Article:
How should one prepare for a travel nurse interview? When interviewing for your next assignment, there are several key qualities and skills employers are looking for to ensure you are the right fit. However, it goes deeper than just qualifications. Hiring managers want to ensure you have the right personality and outlook to thrive in their culture.
Here are some tips to help you when interviewing for your next travel nurse assignment:
1. Create an opening statement for your travel nurse interview.
You should prepare an opening statement before speaking with the interviewer. The idea is to make a good first impression on the hiring manager and provide a “win” by discussing the most intriguing aspect of your professional experience as well as why you are interested in becoming part of the team.
Here’s an example: “Hi (Hiring Manager), thanks for scheduling time to speak with me today! I’m very excited about the role of (JOB TITLE) with (CLIENT). While I do have some questions about this opportunity, I was wondering what you saw on my resume that made you want to speak with me?
Always be prepared to present yourself to the interviewer with confidence.
2. Have questions prepared.
Make sure to have questions prepared that will not be organically answered during the course of the conversation with your interviewer. You don’t want the interviewer to ask if you have any questions and you cannot ask something important because you did not have anything prepared.
You will need to take the opportunity to ask about the moving parts of the position such as scheduling, Requested Time Off (RTO), start date availability, clinical expectations, floating, provider/patient ratios, equipment types, and any on-call requirements.
Additionally, you need to ask questions outside of that scope. The opportunity to ask a lot of questions may not be afforded, so you must ask impactful questions.
For example: “What skills, experiences, and work attributes are you hoping to find in the ideal candidate?”
The theory with this question is to get an easy “win”. The interviewer will give you a preview of exactly what they are looking for, and you can speak directly to that by relating their experience, “Can you tell me more about this position that may not be in the job description?”
Ensure that you discuss specifics to prepare for onboarding if you receive the assignment.
3. Be prepared to answer behavioral questions during your travel nurse interview.
Are you a problem-solver? Do you get stressed when work environments get tough? Are you able to quickly change the course of action during an emergency?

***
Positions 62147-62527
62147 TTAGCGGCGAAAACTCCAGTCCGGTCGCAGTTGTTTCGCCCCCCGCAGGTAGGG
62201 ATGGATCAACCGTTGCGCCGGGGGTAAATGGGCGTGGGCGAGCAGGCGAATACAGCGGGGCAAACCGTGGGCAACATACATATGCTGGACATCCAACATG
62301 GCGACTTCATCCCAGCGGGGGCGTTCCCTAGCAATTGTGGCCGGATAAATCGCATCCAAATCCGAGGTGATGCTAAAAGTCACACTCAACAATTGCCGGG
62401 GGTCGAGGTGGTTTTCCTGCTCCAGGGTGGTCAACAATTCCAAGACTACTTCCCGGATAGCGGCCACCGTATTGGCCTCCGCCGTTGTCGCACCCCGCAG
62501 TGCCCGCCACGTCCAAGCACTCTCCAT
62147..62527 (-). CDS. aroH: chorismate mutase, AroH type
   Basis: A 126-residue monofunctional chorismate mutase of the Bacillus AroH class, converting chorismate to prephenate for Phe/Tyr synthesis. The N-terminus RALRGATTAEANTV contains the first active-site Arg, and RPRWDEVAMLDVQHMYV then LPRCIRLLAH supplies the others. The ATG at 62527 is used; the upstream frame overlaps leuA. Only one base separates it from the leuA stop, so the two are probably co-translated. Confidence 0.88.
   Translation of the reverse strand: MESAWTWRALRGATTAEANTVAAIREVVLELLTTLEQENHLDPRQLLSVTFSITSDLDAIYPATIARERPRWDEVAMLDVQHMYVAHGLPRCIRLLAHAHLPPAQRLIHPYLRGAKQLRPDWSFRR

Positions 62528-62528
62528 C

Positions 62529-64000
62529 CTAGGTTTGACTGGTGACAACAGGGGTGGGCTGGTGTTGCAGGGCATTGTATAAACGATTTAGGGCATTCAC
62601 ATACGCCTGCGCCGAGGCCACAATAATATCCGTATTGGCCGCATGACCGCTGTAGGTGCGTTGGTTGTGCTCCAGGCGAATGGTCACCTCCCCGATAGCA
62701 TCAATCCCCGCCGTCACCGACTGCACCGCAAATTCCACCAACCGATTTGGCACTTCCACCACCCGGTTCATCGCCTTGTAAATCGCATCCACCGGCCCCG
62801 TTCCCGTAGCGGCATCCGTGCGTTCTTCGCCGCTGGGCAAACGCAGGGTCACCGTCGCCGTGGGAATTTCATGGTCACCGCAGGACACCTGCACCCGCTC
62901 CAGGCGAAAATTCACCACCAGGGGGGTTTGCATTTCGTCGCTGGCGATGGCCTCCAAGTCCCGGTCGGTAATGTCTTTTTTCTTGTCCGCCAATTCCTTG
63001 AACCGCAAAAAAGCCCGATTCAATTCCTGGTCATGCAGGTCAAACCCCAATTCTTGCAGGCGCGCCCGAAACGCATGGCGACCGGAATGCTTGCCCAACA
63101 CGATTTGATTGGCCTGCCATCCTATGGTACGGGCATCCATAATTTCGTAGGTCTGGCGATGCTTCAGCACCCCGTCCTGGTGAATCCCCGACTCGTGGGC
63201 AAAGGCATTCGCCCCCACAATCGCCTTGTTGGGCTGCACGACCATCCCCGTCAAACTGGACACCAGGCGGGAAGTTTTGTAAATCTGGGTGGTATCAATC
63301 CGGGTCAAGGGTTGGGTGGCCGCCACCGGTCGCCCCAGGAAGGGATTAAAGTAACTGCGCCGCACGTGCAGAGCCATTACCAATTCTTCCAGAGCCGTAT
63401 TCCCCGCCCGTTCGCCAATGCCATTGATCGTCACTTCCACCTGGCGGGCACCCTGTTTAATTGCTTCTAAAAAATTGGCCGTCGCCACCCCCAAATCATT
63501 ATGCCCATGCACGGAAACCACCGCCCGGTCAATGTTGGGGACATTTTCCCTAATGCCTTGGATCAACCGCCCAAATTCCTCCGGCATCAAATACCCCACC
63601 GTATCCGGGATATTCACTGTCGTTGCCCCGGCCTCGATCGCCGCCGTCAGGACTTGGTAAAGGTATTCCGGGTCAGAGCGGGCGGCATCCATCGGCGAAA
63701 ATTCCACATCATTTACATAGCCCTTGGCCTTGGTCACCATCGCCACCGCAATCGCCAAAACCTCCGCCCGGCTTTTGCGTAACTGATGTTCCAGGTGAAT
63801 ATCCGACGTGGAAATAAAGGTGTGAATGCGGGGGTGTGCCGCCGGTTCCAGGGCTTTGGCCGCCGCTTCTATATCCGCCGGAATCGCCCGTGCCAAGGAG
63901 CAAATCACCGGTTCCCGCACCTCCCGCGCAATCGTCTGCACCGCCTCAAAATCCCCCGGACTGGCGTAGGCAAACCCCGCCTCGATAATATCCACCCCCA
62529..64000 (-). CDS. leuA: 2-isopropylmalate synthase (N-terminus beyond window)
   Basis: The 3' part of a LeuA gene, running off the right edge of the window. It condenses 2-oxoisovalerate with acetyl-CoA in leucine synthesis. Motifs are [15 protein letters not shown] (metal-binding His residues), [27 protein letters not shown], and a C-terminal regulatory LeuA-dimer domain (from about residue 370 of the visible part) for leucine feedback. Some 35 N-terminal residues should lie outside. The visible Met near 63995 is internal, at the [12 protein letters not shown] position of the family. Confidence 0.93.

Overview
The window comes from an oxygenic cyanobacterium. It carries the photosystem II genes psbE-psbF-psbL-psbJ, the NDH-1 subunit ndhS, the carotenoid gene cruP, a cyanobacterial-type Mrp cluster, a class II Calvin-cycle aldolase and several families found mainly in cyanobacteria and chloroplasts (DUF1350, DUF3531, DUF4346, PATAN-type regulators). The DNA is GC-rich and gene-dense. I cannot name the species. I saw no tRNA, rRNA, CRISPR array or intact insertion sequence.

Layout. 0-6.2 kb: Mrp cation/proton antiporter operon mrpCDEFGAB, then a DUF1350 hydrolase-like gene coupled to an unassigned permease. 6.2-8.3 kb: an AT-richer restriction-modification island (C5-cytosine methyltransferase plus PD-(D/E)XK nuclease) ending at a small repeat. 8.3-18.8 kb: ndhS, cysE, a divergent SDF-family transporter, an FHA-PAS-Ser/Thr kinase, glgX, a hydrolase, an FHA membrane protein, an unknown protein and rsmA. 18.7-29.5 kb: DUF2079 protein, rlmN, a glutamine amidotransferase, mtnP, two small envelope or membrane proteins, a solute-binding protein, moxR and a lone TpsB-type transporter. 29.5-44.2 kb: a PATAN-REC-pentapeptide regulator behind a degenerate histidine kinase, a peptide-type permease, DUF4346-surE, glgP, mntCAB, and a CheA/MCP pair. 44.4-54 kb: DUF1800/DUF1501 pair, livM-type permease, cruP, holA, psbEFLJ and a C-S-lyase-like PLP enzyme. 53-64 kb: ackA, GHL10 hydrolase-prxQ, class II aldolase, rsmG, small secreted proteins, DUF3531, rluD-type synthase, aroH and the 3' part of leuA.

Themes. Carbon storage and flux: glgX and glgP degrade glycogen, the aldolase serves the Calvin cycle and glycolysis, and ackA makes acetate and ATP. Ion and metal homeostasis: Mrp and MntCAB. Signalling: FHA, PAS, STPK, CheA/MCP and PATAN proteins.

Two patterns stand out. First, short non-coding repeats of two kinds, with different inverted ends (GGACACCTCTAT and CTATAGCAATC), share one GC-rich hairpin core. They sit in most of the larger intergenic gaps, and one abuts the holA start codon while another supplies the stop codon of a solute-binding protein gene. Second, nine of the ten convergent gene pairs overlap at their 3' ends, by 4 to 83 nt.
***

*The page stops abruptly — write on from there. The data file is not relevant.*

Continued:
You must be able to respond with a behavior experience relevant to what the Hiring Manager wants. Think back to a time when you were caring for a patient and they needed emergency response or when there was a work-related incident that showcased one of your strengths.
For example: “When I was at Facility A I had a similar situation. What I did to fix the situation was X, the result was Y, and this is how I know it was a good outcome for everyone involved.”
Make sure to use details when discussing a past experience to explain the situation and how it was resolved, and always provide a positive outcome.
4. Closing statement
Just as you want to have a strong opening statement, you want to have a strong close to their interview. Your last words and first words might be the most memorable parts of your interview, so make those moments count.
Here is an example: “It really appears that my experience meets the needs you have in this position. I am extremely excited about the possibility of working at (CLIENT) and feel that I could instantly contribute to the team. I am hoping to hear good news from you soon!”
If you are excited about the role, express that! Furthermore, it is completely appropriate to ask “Can I expect an offer?”
Talk with your recruiter about more ways to prepare you for your next interview.
More questions on preparing for your travel nurse interview? Looking for your next travel assignment? Contact us today! We’ll be more than happy to help.
About the Author, Jon Burckhardt, Vice President of Performance Management
Jon Burckhardt is a 10-year veteran of Voca and has played a critical and collaborative role in Voca’s growth. In his current role, Vice President of Performance Management he is focused on Recruiter development, interdepartmental collaboration to identify and implement candidate experience improvements, and strategizes on the executive level as Voca executes its long-term vision
About Voca: The Spirit of Work
Voca is a relationship organization focused on uniting talented healthcare professionals across
nursing and allied, as well as travel and local with exceptional companies. Headquartered in
Rochester, MN, Voca works coast-to-coast supporting national, regional, and local healthcare
companies. Voca is proud to be certified by The Joint Commission, which evaluates and accredits healthcare staffing agency organizations and programs in the United States. We are committed to creating and maintaining a workplace in which all employees have an opportunity to participate and contribute to our mutual success and are valued for their skills, experience, and unique perspective. For more information, visit https://myvoca.com/.